A new report by the Foreign Policy Center warned that the 'gravest threat' was not posed by so-called 'rogue states' but from countries with weak controls 'in which nuclear weapons and materials are readily available'.
Apart from Pakistan and Russia, it listed Ukraine, Ghana and Nigeria as a much greater risk from their weapons and nuclear enrichment programs.
The author of the report, Amitai Etzioni, is credited with being a prime intellectual influence on the development of Blair's Third Way politics. He also acted as a senior advisor to former US president Bill Clinton.
In his criticism of western policies, he argued that US President George W Bush's emphasis on his discredited 'Axis of Evil' was misplaced. "Nuclear attacks in this day and age are much more likely to be the work of terrorists," he warned.
It was the endemic corruption and ineffective controls in Moscow that made Russia the 'failing state of greatest concern', his report said.
It also said the US should stop transporting highly-enriched uranium from other eastern European states, such as Serbia, Romania and Bulgaria, for dismantling.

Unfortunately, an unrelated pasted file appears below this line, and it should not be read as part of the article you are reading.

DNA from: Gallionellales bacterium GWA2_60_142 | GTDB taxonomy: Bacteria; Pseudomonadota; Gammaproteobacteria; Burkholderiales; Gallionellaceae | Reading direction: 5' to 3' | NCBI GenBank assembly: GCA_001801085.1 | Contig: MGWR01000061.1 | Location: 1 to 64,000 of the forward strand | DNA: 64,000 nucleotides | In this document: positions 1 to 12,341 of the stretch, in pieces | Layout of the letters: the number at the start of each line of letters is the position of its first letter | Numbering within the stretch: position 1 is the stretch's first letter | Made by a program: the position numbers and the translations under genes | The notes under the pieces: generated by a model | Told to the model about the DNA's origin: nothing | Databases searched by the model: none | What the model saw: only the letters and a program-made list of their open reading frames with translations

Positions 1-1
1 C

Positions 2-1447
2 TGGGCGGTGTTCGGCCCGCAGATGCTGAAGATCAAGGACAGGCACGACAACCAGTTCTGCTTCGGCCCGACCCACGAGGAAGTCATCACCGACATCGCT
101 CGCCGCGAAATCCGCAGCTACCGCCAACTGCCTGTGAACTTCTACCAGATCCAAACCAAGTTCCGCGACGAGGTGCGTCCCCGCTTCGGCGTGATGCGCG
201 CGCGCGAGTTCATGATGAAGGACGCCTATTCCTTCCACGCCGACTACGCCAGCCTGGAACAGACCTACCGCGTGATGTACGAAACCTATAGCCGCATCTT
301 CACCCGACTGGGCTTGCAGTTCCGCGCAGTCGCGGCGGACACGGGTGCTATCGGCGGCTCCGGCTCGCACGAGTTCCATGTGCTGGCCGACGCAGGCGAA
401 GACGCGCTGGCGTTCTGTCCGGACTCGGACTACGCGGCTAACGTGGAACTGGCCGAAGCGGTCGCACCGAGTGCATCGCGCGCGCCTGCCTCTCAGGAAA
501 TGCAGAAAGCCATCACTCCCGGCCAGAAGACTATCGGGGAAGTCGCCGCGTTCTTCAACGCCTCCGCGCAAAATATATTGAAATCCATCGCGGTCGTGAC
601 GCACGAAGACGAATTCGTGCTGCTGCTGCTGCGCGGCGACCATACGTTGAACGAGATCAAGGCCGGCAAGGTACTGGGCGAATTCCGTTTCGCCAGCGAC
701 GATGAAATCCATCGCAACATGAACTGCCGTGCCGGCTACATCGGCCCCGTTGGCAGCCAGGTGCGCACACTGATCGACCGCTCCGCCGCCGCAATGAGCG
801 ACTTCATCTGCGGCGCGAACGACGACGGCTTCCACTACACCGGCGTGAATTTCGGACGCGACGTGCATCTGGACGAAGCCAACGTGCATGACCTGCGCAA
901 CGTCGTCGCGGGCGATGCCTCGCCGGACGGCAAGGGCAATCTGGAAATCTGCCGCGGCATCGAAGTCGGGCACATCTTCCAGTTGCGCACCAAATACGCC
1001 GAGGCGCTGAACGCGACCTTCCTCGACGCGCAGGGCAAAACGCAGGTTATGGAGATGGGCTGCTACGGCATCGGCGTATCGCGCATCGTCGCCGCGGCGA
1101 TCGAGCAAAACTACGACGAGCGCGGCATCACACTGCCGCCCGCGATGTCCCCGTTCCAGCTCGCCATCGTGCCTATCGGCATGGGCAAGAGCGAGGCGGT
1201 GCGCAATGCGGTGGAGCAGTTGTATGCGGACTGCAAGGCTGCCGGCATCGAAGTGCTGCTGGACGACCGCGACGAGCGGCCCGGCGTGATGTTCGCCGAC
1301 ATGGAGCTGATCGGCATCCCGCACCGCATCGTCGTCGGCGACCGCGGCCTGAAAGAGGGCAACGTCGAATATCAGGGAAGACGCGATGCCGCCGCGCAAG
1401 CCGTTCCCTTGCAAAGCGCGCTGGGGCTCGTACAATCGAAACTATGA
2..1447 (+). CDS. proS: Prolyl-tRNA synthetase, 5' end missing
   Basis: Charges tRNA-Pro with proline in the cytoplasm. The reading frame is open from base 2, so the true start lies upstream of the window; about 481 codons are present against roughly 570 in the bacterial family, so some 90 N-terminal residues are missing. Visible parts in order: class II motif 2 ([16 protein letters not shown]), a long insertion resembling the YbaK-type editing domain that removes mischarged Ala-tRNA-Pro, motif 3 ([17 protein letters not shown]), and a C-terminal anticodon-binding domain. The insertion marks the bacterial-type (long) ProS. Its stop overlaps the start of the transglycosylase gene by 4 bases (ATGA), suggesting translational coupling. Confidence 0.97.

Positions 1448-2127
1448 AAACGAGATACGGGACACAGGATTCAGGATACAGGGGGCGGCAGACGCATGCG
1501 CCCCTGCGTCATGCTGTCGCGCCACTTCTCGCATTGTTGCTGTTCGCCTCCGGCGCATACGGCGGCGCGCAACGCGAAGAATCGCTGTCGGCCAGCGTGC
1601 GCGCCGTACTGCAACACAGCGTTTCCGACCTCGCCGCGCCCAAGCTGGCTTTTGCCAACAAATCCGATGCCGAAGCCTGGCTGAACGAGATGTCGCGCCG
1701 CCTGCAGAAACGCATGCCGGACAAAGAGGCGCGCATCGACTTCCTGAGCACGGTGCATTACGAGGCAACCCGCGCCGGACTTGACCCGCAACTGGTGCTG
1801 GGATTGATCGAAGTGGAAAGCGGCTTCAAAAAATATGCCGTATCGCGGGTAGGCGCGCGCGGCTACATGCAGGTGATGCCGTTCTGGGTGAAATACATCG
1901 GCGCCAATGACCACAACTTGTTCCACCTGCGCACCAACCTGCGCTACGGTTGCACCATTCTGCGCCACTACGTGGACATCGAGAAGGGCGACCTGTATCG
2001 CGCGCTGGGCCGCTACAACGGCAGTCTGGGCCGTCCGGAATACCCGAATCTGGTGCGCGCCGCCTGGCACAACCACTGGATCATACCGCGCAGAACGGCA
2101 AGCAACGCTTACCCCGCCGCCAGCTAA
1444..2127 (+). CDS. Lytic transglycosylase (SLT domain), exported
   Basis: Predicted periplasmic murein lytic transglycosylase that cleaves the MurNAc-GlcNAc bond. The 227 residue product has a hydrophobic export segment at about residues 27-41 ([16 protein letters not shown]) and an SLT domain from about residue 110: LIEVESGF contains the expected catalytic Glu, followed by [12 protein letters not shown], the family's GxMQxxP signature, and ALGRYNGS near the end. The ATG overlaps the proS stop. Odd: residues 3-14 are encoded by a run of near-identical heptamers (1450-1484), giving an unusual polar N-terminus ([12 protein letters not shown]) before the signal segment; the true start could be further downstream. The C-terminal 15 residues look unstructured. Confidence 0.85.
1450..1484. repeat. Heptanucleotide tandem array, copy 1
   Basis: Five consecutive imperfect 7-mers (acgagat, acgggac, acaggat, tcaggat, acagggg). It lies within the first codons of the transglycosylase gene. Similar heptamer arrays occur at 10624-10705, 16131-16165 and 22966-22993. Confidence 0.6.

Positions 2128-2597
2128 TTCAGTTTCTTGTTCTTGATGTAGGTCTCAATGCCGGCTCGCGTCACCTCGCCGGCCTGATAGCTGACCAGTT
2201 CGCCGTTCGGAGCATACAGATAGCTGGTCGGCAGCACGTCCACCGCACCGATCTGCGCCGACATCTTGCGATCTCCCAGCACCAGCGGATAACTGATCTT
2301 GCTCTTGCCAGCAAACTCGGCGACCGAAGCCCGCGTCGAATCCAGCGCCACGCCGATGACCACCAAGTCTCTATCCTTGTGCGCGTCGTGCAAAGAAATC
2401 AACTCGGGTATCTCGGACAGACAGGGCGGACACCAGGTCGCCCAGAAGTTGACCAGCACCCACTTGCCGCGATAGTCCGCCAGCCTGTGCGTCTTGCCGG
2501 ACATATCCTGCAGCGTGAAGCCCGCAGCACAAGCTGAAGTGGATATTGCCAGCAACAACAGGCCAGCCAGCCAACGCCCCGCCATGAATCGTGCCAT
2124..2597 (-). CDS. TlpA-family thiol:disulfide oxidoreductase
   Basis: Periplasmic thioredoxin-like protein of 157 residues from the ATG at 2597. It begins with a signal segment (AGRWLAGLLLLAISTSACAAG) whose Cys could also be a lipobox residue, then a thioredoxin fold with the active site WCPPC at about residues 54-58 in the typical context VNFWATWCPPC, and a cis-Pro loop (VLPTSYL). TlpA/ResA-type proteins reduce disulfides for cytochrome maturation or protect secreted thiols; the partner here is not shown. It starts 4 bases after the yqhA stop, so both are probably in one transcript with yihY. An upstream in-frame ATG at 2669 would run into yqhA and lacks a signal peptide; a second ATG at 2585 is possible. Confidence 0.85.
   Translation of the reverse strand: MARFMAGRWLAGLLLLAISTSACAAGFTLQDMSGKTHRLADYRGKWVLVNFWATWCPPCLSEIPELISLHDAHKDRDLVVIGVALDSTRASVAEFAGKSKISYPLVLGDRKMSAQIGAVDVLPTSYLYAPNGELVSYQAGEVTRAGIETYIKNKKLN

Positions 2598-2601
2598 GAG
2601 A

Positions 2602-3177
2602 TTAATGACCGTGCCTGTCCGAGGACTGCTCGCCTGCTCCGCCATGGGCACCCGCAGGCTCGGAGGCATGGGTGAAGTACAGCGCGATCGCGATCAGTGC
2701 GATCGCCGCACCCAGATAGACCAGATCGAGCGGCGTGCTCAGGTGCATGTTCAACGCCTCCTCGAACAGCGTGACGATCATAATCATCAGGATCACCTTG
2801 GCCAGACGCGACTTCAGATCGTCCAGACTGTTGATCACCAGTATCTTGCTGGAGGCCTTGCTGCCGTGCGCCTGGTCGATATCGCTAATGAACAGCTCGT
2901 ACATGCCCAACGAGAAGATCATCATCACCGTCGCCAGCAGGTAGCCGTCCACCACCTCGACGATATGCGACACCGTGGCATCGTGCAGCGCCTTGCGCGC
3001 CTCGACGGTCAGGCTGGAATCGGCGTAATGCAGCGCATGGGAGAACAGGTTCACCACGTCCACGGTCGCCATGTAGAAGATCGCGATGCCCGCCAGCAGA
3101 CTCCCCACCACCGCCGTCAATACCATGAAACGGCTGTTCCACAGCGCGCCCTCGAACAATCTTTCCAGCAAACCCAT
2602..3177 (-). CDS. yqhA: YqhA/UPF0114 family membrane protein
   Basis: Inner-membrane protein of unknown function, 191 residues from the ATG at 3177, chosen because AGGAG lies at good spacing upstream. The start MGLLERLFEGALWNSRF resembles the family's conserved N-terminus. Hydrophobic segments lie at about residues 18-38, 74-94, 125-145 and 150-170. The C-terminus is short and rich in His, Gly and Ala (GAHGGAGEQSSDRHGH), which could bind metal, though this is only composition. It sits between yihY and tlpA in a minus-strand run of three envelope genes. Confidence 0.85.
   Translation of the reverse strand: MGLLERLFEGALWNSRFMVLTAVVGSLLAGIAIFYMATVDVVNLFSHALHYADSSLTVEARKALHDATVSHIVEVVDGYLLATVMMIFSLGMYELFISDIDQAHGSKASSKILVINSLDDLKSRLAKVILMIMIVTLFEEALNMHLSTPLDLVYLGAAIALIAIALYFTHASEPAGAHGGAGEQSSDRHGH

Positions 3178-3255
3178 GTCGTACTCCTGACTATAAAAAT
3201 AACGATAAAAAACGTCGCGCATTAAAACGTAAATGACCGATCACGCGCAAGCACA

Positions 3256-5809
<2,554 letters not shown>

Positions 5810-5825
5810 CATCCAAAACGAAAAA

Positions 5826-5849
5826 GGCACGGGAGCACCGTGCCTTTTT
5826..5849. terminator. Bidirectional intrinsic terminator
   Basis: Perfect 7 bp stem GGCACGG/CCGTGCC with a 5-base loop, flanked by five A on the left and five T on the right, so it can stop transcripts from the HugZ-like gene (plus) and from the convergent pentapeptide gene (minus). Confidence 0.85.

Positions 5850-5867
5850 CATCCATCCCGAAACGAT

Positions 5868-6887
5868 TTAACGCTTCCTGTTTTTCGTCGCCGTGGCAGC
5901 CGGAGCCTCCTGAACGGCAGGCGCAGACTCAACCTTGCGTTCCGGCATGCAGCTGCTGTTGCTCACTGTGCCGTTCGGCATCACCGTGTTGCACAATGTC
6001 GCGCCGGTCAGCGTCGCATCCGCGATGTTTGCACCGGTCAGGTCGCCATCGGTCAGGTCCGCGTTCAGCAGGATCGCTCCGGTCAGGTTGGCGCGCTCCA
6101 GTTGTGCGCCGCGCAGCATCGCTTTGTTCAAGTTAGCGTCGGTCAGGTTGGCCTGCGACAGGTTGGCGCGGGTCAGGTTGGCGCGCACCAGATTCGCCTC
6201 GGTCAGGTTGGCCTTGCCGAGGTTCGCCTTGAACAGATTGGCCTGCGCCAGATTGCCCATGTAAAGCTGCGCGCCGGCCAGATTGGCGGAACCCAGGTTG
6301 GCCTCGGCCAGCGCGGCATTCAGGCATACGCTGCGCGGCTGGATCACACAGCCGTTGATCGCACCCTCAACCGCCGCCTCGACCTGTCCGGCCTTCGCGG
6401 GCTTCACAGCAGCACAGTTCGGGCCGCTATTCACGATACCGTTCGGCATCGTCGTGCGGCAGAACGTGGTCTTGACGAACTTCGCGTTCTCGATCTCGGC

With regard to Iran, Etzioni said that it was a blunder to call for 'an Iraqi-style regime change'. Occupying this large country, whose citizens 'are fiercely patriotic would be a costly mistake', he warned.
"The notion that one can find a viable opposition group that would use American arms against their own government is at best a long shot," he said in his report.
"Nor can one expect the support of the international community given that whatever will there was for such pre-emptive action was largely squandered on the invasion of Iraq," it said.
But the report also argued that Iran should be treated differently to North Korea, after its admission it has a nuclear weapons capability.
It suggested that while North Korea should be admitted to the 'nuclear club', it emphasized that it should be the 'last member' while Iran 'can still be defanged'.
Etzioni controversially called for Iran's nuclear facilities to be attacked with bombs. "People who live there should be given warning to leave the areas before they are attacked," he said, adding that 'special bombs' would be needed to neutralize the sites.
... Payvand News - 10/28/04 ... --